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Canine and Feline Cancer Detection

Early detection of cancer in dogs and cats, medical alert service dogs covering diabetes, epilepsy, lupus and more.

Early Detection of Canine and Feline Cancer


A biodetection dog is a dog trained to detect conditions and diseases in humans. For instance, dogs can be trained to identify the odor of cancer, or minute changes in body odor that reflect dangerous blood chemistry for people with diabetes, Parkinson's Disease, or seizure disorders. These alert dogs can warn their owners, support them during episodes, bring vital medical supplies, and even call for assistance. 


Cancer detection, as was other medical condition detection, was spontaneous. In 1989, The Lancet published a case report about a woman whose dog showed a persistent interest in a mole on her leg, which turned out to be skin cancer. Subsequently, other similar anecdotal stories have been reported, including dogs that behaved strangely when their ownders developed bowel, cervical, and breast cancer. 

Medical Alert Service Dogs


Canine Bio Detection Services assists people in training their own dog to become their service dog.


A Service animal is an animal that is individually trained to work and perform a task or a series of tasks that benefit an individual with a disability (whether medical or psychosocial) in order to facilitate their ability to function with ease in society.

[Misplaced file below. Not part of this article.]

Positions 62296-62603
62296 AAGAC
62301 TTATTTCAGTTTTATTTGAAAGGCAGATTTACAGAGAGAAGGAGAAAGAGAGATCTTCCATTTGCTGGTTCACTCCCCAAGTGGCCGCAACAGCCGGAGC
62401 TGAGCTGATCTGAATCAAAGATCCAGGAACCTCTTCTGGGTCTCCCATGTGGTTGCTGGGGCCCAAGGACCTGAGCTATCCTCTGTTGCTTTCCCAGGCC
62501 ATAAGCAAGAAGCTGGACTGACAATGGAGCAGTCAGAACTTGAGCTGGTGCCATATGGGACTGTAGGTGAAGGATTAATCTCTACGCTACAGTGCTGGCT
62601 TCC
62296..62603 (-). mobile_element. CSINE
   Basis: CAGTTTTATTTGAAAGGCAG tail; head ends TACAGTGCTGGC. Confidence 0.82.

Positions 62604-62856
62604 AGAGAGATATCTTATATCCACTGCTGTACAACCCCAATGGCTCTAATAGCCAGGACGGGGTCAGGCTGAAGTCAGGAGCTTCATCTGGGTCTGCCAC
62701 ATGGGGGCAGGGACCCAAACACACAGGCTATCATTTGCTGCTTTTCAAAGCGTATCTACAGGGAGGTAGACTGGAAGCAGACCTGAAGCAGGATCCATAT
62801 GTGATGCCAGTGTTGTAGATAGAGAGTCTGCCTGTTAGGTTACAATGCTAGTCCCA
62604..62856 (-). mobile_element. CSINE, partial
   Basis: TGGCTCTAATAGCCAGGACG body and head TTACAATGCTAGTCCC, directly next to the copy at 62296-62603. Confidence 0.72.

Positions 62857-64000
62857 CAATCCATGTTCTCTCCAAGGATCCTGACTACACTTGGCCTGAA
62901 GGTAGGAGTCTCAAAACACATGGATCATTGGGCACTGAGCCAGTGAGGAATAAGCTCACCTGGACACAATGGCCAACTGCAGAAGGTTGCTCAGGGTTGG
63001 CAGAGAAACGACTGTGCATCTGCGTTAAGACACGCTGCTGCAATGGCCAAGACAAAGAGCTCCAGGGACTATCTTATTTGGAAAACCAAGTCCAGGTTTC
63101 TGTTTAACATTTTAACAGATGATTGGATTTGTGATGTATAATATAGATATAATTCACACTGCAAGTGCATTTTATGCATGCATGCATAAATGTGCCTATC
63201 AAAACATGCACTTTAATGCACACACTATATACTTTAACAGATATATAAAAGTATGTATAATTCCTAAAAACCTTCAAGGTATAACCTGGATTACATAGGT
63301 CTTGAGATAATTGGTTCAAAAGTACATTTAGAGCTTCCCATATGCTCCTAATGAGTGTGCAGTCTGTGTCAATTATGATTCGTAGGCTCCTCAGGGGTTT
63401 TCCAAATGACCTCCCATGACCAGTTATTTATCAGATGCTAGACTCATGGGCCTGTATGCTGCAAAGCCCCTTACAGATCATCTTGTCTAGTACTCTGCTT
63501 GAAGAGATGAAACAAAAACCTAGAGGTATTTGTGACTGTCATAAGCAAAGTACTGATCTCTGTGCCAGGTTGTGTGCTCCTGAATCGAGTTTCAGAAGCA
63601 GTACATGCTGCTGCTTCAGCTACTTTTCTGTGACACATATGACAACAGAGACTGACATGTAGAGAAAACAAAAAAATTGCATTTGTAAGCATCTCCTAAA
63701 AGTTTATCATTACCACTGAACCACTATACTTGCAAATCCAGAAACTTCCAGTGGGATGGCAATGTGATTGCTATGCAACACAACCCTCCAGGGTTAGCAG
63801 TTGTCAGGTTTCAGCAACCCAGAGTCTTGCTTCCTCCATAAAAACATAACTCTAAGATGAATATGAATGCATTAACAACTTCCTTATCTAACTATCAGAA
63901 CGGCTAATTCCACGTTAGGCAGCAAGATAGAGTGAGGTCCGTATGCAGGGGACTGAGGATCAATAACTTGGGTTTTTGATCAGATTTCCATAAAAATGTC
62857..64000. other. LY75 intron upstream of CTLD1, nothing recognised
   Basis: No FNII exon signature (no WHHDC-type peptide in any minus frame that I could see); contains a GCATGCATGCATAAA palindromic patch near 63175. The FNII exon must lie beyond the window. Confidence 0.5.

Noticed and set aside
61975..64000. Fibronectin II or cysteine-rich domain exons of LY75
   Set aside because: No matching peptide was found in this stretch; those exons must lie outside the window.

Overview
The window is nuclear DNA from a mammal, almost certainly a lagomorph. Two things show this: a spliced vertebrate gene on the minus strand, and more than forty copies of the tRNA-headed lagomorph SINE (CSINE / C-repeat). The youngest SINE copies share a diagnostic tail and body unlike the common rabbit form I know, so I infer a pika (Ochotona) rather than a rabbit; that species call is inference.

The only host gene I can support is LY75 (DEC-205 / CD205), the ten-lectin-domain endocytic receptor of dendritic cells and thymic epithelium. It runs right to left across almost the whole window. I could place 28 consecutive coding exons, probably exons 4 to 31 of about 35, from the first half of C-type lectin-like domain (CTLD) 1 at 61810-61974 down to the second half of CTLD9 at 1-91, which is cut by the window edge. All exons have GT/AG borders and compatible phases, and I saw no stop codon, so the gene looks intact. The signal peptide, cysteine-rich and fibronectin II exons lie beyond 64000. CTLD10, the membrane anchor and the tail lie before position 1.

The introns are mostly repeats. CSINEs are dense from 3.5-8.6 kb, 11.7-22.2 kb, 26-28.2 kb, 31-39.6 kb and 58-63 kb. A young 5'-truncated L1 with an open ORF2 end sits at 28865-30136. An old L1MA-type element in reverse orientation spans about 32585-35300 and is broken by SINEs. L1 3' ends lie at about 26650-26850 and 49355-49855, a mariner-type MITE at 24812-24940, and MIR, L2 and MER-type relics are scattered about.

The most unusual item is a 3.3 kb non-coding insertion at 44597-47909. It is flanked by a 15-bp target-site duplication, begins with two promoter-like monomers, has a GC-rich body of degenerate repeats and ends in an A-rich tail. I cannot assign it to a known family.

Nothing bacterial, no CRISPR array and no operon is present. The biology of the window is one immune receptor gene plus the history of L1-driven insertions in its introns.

Training include either group classes, private session or board and train. We have numerous outings to test the dogs in various public places. We train in basic dog obedience, appropriate behavior in public places, specific tasks based on individual needs.


We assist our clients in finding an appropriate dog for service. Generally this means a dog who is between the ages of 6 months to 2 years, is calm, favors humans over other dogs, has no demonstrable behavior issues, has a good work ethic and passes the required physical.

Assistance, Mobility, Hearing and Stability Service Dogs


An assistance, mobility, stability dog should be able to do all the common behaviors, basic obedience behaviors and a few complex behaviors made up of the root actions. For instance, in order to bring in the newspaper the dog must: know the name of the paper and where it would normally be found; the sight and smell of a newspaper; be able to pick it up, hold onto it and bring it to the human; find the human by sight and/or smell; and give the newspaper to the human without having chewed on it.


All of these actions are the same whether the dog is being a mobility dog retrieving the newspaper or an assistance dog retrieving the wheel chair that drifted away.


An  assistance dog can not only retrieve your newspaper but understand how to put clothes in the hamper and washer, put toys away in the toy box and pull your socks and shoes off your feet. The only limitation is you and your willingness to learn how to train "tricks" and take the time to do so.